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            Book Lover's Cookbook
            By: Janet Kay Jensen and Shaunda Kennedy Wenger

            Non-fiction (cooking)
            Reviewed By: Carrie Byrd
            Review Date: 1/30/04

            Previously mentioned in our recommended reading section, I decided, upon closer inspection that this book deserved a full review. This heavy-duty cookbook is a lot of fun, even if you never set foot into the kitchen. Filled with snippets of stories, and quirky quotes, the Book Loverís Cookbook will appeal to readerís who donít cook almost as strongly as to readerís who do. I admit, sometimes I donít want to put down whatever Iím reading long enough to fix a meal, but this book might introduce a level of compromise for those who, like me, have a hard time admitting that food is as necessary as books.

            What can you say about this book? The authors suggest that food, as such an integral part of our lives, brings us closer to characters in our favorite books. Itís hard to deny the influence that food has on us. The smell of green beans simmering on the back of those stove still takes me back to summers in Ohio.

            Food is something of an insidious force in our lives. It fills the pages of books in the most unexpected ways. Diane Mott Davidson has made a place for herself writing mysteries that revolve around food. In fact, a whole sub genre of ďfood mysteriesĒ has developed. Most books arenít so obvious about their associations with food, however. It often seems more incidentally, they sit down to a meal of x which gives them the opportunity to discuss y which leads to the next plot point. But as they linger over their meal, the characters are doing the most human thing possible, and we relate to that. This cookbook reaches out to that relationship, and wisely taps into it, letting us share the same meal as those characters.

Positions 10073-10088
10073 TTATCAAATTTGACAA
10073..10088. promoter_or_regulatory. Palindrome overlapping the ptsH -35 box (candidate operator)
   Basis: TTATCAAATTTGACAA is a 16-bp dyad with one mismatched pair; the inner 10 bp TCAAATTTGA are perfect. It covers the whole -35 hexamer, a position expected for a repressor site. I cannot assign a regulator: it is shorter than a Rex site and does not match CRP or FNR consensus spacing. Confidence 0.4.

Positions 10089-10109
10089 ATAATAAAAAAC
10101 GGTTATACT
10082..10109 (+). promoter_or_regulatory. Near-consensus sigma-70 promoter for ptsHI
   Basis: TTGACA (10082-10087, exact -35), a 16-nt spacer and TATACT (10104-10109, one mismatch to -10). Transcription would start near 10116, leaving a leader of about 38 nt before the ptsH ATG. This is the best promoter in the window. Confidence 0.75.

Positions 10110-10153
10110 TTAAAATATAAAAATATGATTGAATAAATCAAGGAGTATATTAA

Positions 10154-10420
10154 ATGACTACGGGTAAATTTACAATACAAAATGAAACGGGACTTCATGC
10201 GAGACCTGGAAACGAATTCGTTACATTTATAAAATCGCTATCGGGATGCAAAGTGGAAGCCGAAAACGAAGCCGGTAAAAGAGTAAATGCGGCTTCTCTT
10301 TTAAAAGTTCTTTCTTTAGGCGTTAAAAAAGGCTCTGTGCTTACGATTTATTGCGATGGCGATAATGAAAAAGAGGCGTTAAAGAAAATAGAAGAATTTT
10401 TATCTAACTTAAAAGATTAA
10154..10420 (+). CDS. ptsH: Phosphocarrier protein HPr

The book itself is a fantastic collection of recipes that range from Oscar Wilde to Fannie Flag, from the classic to the modern. The recipes are clearly written, and accompanied with clever quotes and explanations for the origin of the recipe. Some recipes were invented by the authors, drawn from clues in the stories they came from. Others were pulled directly from the text they appeared in. All of them are interesting.